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Dark Days (film)

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Dark Days
Theatrical release poster
Directed byMarc Singer
Produced byMarc Singer
CinematographyMarc Singer
Edited byMelissa Neidich
Music byDJ Shadow
Picture Farm Productions
Release date
  • August 30, 2000 (2000-08-30) (U.S.)
Running time
82 minutes
CountryUnited States

Dark Days is an American documentary film directed, produced, and photographed by the English documentarian Marc Singer that was completed and released in 2000. Shot during the mid-1990s, it follows a group of people who lived in the Freedom Tunnel section of the Amtrak system at the time.[1][2] DJ Shadow created new music for the documentary and also let Singer use some of his preexisting songs.


When Marc Singer arrived in Manhattan, he was struck by the number of people he saw living on the streets. He befriended many in New York's homeless community and, after hearing about people who lived underground in abandoned tunnel systems, he met and became close to some members of the Freedom Tunnel community, which stretched north from Penn Station past Harlem.[1][2][3] After living in the tunnel on and off for a number of months, Singer decided to create a documentary, even though he had never made a film before, hoping that the project would make enough money for the residents of the tunnel to move into better housing.[1][2][3]


The filming took two-and-a-half years. The film's crew consisted of the subjects themselves, who rigged up makeshift lighting and dollies and learned to use a 16mm camera with black-and-white film.[1][2]

During filming, Amtrak announced it would be forcibly evicting the people living in the tunnels in order to reroute their trains through the tunnel. This announcement, plus the police presence backing the decision, prompted Singer and photographer Margaret Morton to go to the Coalition for the Homeless for help. Eventually, Singer and Morton managed to secure housing vouchers from the Department of Housing and Urban Development for the film's subjects, which enabled them to move out of the tunnels and into their own apartments.[1][2]

The post-production process for the film took years, with delays caused by financial difficulties and Singer's insistence on creative control to protect the tunnel residents.[1][2] Melissa Neidich was the editor of the film.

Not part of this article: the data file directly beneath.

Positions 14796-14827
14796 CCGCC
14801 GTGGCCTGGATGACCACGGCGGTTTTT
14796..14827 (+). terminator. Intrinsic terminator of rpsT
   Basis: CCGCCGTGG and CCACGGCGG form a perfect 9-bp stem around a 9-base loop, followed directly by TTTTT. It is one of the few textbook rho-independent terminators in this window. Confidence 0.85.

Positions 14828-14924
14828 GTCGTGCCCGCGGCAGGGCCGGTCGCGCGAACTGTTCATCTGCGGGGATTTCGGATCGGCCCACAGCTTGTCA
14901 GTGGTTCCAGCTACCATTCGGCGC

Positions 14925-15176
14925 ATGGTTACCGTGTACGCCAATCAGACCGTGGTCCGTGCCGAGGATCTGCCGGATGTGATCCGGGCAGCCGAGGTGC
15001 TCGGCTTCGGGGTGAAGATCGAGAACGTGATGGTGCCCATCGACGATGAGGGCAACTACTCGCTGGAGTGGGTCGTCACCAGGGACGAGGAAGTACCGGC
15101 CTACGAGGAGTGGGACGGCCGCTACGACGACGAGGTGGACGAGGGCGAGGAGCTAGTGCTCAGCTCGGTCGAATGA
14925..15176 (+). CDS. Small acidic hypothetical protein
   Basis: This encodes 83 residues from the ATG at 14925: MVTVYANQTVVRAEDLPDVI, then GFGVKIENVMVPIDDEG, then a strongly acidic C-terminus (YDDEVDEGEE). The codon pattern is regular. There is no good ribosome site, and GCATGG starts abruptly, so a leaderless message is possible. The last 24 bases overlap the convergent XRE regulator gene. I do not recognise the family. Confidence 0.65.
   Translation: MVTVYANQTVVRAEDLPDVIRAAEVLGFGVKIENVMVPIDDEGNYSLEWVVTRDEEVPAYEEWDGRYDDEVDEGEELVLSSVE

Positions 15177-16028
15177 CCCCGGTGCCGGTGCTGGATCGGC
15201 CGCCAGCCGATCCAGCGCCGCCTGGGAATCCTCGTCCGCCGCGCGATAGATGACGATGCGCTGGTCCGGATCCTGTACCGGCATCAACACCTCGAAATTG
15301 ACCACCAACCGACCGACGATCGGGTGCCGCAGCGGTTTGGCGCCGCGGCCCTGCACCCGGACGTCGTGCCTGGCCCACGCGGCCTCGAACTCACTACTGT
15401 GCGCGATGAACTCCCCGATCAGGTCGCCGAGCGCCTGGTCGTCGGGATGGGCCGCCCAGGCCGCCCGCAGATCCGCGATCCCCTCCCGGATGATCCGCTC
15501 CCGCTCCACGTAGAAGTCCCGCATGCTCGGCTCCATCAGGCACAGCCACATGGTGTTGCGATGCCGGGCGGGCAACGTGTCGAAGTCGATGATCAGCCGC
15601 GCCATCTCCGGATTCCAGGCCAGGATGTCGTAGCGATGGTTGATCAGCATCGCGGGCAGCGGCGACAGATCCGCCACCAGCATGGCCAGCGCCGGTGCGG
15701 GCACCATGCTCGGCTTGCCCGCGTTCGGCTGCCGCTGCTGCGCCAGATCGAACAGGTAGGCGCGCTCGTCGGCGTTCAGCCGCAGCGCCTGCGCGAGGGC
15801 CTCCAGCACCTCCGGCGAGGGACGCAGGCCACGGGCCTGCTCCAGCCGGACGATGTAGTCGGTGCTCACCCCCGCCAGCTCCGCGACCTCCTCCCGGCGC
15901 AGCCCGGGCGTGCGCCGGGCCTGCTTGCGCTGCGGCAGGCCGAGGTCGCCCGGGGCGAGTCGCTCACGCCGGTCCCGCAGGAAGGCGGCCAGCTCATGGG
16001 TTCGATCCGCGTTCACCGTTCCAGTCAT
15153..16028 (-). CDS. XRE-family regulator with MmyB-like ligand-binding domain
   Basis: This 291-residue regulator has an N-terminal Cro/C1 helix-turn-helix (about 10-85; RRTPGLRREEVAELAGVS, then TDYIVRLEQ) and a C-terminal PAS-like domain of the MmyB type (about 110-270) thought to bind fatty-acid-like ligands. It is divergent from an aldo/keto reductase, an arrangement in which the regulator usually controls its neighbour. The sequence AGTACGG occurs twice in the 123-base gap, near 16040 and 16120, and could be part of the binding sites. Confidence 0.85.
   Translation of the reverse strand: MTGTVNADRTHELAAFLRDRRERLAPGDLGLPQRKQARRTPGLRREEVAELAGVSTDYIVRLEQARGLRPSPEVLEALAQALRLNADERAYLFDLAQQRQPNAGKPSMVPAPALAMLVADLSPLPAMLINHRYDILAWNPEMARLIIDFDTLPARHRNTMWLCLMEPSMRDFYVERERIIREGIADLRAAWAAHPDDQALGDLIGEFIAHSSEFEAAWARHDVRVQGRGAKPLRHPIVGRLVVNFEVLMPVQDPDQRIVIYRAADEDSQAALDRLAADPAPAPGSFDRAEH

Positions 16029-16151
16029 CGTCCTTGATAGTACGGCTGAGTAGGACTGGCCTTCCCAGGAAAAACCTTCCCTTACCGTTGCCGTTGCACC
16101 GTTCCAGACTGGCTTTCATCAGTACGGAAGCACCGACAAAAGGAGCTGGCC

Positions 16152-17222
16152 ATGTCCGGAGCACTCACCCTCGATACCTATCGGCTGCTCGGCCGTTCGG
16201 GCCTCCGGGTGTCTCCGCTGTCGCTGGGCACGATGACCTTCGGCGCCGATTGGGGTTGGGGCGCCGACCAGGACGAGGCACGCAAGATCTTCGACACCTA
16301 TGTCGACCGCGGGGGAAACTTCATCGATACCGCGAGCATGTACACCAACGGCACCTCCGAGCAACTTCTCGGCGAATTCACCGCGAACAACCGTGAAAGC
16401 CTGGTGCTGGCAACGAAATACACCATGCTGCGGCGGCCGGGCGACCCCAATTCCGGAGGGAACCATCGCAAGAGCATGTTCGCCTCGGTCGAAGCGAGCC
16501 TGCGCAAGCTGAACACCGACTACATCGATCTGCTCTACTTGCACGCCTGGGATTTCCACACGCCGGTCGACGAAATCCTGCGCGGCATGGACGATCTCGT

The film features music by DJ Shadow.[3] Included in the score are excerpts from Endtroducing..... and his album with Unkle, as well as original music he composed for the main theme of the film, which was released on the single "Dark Days".[4]

Release and reception[edit]

Dark Days was released in 2000. It won three awards at the 2000 Sundance Film Festival (Audience Award: Documentary, Excellence in Cinematography Award: Documentary, and Freedom of Expression Award),[5] was chosen as the Senior Programmer's Pick at the 2000 SXSW Film Awards,[6] and was nominated for awards at several other film festivals. The film also won the Independent Spirit Award for Best Documentary Feature[7] and the Los Angeles Film Critics Association Award for Best Documentary Film.[7]

Tenth anniversary re-release[edit]

Oscilloscope Laboratories re-released "Dark Days" theatrically at Cinema Village in New York City on July 1, 2011, as well as on DVD on July 19, 2011. The DVD contains several new features compiled especially for the special tenth anniversary release, including footage of Singer revisiting the Freedom Tunnel in 2011 and a "where are they now" video that details what happened to the tunnel residents after the documentary was filmed. The film was re-released by Dogwoof Pictures in the U.K., with the home video release including the additional features and interviews.[8][3]

See also[edit]

  • Mole people, homeless people living under large cities in abandoned subway, railroad, flood, and sewage tunnels
  • Voices in the Tunnels, a 2008 documentary film on New York City tunnel inhabitants by filmmaker Vic David
  • Tunnel People, a book on New York City tunnel inhabitants by anthropologist and journalist Teun Voeten, originally published in Dutch in 1996 and revised for an English edition published in 2010.


  1. ^ a b c d e f Debruge, Peter (10 November 2000). "Dark Days: How a Manhattan Homeless Community Helped Make the Year's Most Stirring Documentary". The Austin Chronicle. Archived from the original on 20 December 2002. Retrieved 20 December 2002.
  2. ^ a b c d e f Goodman, Amy (30 August 2000). "INTERVIEW: Dark Days: The Ultimate Underground Film". IndieWire. Archived from the original on 13 June 2017. Retrieved 13 June 2017.
  3. ^ a b c d Robey, Tim. "Dark Days, review". The Telegraph. Archived from the original on 13 June 2017. Retrieved 13 June 2017.
  4. ^ "Dark Days (2000) Soundtrack". RingosTrack. Retrieved 14 June 2017.
  5. ^ "2000 Sundance Film Festival". History.Sundance.org. Sundance Institute. Archived from the original on 29 June 2017. Retrieved 29 June 2017.
  6. ^ Debruge, Peter (10 November 2000). "Dark Days". The Austin Chronicle. Archived from the original on 29 June 2017. Retrieved 29 June 2017.
  7. ^ a b "Oscilloscope to re-release "Dark Days;" documentary won three awards at Sundance 2000". IndieWire. 18 January 2011. Archived from the original on 29 June 2017. Retrieved 29 June 2017.
  8. ^ "Dark Days". Dogwoof.com. Dogwoof Pictures. Archived from the original on 4 March 2016. Retrieved 14 June 2017.

External links[edit]